While you're over there in Poland why not take the blinders off and notice that not all members of the Church (at least outside of lock-step USA) are thrilled with Mitt's candidacy or the way he represents the wonderful name of the Church. The members here in Naples have been scared by his aggressive calls for more war, since they are very close to all these hotspots . The European headquarters for NATO are located in their city, making them feel targeted.

    Americans like to think that all people around the world shout "Rah, rah USA, USA" over every American bomb dropped, but it isn't so. Having the most prominent Mormon in the world being the one calling for war pretty much everywhere, all the time (name one he doesn't want) makes the church look very, very bad. If Mitt is elected the Church will be engaged in full-bore damage control.

  • Jeff Temple City, CA
    June 8, 2012 2:47 p.m.

    Wow, what goes on in Bakersfield? One might have the impression that all the members of the Church of Jesus Christ of Latter-day Saints who live in the lovely San Joaquin Valley have suddenly left the Church under the assumption that true Christianity exists elsewhere.

    DUPDaze, OnlytheCross, and Capella, each writing posts identical in tone and diction, seem to suggest that three different people came to the conclusion that the Church was not for them, left the Church, then felt the need to advise the Church on what it should teach, call itself, and act upon.

    I tell you what--if you really believe your leaving the Church has led you to true Christianity, then, great. Proselytize me all your conscience allows. But you are not convincing. In one breath, you tell me that all the good things the Church teaches me really come from Satan, then you tell me how the LDS Church is called by the wrong name and believes non-Biblical things (every doctrine of the Church is supported my reading of the Bible; I don't know why your reading is superior), and you give me nothing to compensate me for your suggested apostacy.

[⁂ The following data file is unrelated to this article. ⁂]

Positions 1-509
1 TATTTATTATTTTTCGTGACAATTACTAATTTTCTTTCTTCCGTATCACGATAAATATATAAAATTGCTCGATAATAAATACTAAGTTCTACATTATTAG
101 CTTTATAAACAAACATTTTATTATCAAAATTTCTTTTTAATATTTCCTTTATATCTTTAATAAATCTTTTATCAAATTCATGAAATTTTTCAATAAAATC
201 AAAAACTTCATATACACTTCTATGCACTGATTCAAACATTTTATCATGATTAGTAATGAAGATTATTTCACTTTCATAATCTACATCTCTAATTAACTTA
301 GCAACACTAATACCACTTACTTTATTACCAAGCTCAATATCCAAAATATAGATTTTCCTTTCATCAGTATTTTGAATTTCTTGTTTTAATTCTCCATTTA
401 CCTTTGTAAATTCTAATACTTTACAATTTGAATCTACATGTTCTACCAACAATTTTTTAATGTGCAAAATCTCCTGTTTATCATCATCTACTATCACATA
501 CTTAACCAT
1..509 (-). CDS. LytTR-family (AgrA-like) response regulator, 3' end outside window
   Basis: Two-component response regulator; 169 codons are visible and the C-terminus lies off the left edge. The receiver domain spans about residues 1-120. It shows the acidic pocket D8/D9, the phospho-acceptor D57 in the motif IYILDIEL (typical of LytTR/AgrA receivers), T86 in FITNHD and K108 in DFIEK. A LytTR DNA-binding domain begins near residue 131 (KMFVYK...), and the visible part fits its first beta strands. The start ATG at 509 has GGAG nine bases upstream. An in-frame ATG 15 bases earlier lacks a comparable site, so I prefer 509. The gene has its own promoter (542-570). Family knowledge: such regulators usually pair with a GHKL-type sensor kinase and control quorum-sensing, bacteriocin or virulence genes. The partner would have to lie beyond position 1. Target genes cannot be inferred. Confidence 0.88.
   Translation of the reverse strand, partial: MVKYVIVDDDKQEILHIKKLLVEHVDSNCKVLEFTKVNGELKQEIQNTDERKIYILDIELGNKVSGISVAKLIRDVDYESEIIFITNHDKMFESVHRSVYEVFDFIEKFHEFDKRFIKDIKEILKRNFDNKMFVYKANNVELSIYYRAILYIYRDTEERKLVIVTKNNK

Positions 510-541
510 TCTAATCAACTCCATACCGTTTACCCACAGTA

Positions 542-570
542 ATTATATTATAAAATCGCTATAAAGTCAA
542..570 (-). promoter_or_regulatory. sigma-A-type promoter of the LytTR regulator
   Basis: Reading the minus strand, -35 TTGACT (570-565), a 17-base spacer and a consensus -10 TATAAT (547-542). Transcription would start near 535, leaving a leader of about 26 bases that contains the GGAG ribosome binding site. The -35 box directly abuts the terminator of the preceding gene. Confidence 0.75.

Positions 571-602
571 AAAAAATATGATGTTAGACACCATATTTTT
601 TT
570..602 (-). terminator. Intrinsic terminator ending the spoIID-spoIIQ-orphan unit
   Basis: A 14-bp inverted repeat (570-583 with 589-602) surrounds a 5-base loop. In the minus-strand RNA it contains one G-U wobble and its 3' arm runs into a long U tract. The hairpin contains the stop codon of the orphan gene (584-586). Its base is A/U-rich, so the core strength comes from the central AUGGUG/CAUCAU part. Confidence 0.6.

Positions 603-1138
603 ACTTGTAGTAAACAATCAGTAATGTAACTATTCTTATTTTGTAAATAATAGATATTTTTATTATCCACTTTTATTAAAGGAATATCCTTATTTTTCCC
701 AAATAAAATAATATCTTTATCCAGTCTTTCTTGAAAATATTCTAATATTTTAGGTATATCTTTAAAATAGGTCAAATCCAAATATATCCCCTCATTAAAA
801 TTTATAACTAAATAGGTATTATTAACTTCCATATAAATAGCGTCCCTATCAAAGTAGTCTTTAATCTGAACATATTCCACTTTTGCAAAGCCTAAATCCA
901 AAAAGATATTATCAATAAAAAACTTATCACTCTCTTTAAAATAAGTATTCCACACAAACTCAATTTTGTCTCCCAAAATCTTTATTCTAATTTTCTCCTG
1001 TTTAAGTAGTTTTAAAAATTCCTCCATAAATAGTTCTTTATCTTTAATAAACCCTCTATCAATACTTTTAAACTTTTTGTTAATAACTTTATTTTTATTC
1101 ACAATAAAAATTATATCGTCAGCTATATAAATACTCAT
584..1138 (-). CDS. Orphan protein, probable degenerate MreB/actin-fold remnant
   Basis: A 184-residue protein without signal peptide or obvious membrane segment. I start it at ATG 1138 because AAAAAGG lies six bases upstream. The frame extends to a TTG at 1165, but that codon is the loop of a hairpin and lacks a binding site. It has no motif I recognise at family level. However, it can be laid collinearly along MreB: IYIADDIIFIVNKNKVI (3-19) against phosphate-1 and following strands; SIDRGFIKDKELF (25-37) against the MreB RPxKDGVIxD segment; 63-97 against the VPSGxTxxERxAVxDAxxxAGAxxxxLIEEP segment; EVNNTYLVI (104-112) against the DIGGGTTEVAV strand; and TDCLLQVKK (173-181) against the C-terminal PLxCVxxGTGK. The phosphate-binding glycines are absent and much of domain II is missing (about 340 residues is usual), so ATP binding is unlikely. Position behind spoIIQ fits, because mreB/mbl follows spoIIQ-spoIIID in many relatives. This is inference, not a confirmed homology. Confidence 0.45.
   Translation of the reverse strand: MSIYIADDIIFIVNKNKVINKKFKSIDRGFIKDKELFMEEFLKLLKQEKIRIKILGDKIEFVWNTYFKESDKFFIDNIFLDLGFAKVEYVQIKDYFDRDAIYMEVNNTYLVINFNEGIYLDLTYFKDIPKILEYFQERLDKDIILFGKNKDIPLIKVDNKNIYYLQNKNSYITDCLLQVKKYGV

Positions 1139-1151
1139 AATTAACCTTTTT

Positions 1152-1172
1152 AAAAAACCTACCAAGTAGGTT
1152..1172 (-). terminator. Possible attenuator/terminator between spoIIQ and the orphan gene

• Sneaky Jimmy Bay Area, CA
    June 8, 2012 1:54 p.m.

    @LonelytheCross and @Dupedhaze

    Thank you for illustrating Mark Twains famous assessment: If Christ ere on the earth today there is on thing he wouldn't be and that's a Christian.

  • Capella Bakersfield, CA
    June 8, 2012 1:22 p.m.

    You are "another gospel", according to the Holy Bible's definition. It does not matter what name, nickname, new name, new revelation you put on yourselves. Lovely people can still belong to cults, false religions, unbiblical, non-Christian denominations. Charity and repentance are part of every major religion in the world.

    Just reading Seek2Understand's comment says it all: Biblical believers know that it doesn't matter how humble, gracious, religious, pious, charitable, repentant, etc. you are. It's all about "Who do you say I am, Peter?" You can follow Mohammed and live like a Christian. You can dwell deep in Ethiopia and practice ancient Jewish and Christian rites (and they do). It's Who you say Jesus Christ is.

    Mormonism is all about the gold angel on top of the temples. He defined your new gospel, your "other" testament of another Jesus.

    C'mon to the BBQs, belong to the PTA, become the next POTUS. But just "calling" yourselves a Christian will never make it so. You have to have the original. Complain, or join the fold. We'd love to have you, but not your unbiblical gospel.